The deep-fried Mars bar vs porridge: Two Scottish favourites go head to head

It may seem a no-brainer, but scientists are to test the effects of the fabled snack on blood vessels

The health effects of that fabled Scottish snack, the deep-fried Mars bar, are to be tested in a clinical trial which will form the first scientific study into the impact that the snack, reputedly most popular in Glasgow, has on the human body.

Researchers at Glasgow's Western Infirmary hospital will compare the effects with those that occur after eating a more conservative, and healthier, Scottish dish – a bowl of porridge.

"The deep-fried chocolate bar... has been cited as a symbol of all that is wrong with the high-fat, high-sugar Scottish diet," says Professor Matthew Walters, the lead consultant for stroke in West Glasgow, who is director of the Scottish Stroke Research Network. "Despite the snack's reputation, no medical research has been performed to examine the effects of consuming a deep-fried chocolate bar on the human body, and that is what we are going to do," he explained.

"In this student project we will look at what happens to blood vessels in the brain and compare the effects of fried chocolate with another traditional Scottish delicacy, porridge."

Porridge has been shown to reduce the risk of cardiovascular disease, but its effect on brain blood flow has yet to be investigated. In the study, 24 healthy volunteers aged under 40 will eat either a regular deep-fried Mars or a bowl of porridge, several days apart, and ultrasound scans will assess the impact on blood vessels, including the largest artery in the brain.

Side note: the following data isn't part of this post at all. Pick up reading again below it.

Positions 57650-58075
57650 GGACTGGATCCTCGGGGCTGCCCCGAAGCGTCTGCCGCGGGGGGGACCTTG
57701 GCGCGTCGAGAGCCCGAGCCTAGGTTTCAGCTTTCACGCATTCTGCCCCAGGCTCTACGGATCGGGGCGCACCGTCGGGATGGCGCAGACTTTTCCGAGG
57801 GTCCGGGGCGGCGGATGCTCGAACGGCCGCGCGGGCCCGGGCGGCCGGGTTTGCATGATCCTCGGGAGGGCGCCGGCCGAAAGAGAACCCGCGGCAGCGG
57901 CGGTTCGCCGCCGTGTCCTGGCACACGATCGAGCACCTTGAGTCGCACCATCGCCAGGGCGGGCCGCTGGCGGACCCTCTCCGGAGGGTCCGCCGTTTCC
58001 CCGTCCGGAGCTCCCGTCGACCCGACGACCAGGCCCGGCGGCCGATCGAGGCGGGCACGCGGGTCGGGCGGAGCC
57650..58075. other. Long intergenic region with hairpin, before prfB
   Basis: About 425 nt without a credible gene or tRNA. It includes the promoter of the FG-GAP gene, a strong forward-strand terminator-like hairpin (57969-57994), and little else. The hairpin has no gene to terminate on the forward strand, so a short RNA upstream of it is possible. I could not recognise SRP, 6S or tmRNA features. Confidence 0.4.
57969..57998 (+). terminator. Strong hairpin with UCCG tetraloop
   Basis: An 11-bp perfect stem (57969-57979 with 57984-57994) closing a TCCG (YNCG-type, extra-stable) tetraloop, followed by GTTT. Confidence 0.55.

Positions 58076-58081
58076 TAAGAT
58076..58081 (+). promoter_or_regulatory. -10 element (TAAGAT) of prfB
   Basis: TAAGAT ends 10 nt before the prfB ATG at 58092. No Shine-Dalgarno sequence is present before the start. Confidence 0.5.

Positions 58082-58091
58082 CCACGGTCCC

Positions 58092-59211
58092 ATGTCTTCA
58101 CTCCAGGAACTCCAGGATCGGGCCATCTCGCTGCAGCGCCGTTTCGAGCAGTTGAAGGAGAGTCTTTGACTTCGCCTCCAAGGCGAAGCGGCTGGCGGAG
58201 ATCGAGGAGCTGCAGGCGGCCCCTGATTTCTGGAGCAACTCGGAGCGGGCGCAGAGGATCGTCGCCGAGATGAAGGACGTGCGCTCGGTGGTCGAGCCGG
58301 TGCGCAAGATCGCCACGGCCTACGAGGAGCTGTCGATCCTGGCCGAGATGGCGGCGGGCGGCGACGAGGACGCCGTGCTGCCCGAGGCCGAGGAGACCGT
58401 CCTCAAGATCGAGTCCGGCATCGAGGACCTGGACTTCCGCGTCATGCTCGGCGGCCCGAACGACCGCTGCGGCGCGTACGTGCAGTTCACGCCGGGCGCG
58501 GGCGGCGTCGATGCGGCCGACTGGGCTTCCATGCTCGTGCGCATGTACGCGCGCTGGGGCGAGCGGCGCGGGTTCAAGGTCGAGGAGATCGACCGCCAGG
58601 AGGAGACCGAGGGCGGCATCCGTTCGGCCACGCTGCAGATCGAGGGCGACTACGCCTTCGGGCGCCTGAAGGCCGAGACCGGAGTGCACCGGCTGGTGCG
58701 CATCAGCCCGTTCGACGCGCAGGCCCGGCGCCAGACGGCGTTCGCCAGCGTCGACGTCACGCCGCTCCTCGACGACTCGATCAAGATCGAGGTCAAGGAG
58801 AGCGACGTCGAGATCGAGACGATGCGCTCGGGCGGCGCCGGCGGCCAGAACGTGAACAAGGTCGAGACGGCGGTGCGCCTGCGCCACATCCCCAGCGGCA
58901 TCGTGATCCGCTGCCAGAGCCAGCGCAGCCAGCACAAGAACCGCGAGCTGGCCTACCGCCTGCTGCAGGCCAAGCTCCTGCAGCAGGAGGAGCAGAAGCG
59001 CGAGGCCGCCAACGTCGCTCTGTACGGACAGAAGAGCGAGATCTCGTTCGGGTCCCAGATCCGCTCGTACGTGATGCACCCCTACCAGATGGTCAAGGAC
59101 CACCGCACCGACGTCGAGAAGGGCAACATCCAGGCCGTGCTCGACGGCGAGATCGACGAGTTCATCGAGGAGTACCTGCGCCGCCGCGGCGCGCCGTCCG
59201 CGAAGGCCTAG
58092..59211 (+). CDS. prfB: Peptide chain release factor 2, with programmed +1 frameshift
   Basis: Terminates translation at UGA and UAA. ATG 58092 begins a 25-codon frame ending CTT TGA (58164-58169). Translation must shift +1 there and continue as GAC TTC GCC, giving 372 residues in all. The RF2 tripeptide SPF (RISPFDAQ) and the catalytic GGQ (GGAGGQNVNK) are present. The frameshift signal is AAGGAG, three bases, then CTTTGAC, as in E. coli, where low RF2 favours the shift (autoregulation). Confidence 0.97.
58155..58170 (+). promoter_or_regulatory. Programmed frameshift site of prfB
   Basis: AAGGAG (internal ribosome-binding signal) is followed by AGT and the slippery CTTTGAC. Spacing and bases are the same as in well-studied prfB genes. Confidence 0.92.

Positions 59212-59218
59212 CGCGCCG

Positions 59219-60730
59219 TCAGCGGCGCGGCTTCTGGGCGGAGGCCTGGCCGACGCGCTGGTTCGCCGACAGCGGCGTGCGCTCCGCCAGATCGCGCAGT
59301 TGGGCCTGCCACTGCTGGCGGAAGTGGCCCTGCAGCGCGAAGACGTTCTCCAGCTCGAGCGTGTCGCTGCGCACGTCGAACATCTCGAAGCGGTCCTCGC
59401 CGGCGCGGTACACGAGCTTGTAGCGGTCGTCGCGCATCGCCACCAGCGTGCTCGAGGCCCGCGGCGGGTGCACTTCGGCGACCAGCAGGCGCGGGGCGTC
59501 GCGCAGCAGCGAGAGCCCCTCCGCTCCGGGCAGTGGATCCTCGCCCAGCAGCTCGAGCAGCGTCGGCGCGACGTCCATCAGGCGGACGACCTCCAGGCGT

Regular, moderate consumption of chocolate has been associated with reduced stroke risk, and the same team has demonstrated a change in brain blood vessels after eating a 100g bar of chocolate. Antioxidants present in the chocolate may be responsible for this.

William Dunn, the student who will perform the scans, said: "We hope that the results will shed more light on the links between diet and stroke, and allow health-conscious Glaswegians to make a more informed choice in the chip shop."

Folklore has it that the deep-fried Mars was first eaten in 1995 in Aberdeen. By 2004, a survey of 627 fish-and-chip shops in Scotland, published in The Lancet, showed that 22 per cent sold deep-fried Mars bars. Average weekly sales were 23 bars, but 10 shops reported selling up to 200, with a typical price of 60p. Other foods that the fish-and-chip shops had been asked to fry include Snickers bars, bananas, and Creme Eggs.

Three shops each said they had been asked for deep-fried ice cream and deep-fried Maltesers.

"Encouragingly," said the researchers, "we did also find some evidence of the penetrance of the Mediterranean diet into Scotland, albeit in the form of deep-fried pizza."

Suggested Topics
Start your day with The Independent, sign up for daily news emails
ebooks
ebooksA celebration of British elections
  • Get to the point
Latest stories from i100
Have you tried new the Independent Digital Edition apps?
Independent Dating
and  

By clicking 'Search' you
are agreeing to our
Terms of Use.

iJobs Job Widget
iJobs General

Recruitment Genius: Senior Digital Marketing Consultant

£28000 - £45000 per annum: Recruitment Genius: A Senior Digital Marketing Cons...

Recruitment Genius: Assistant Stores Keeper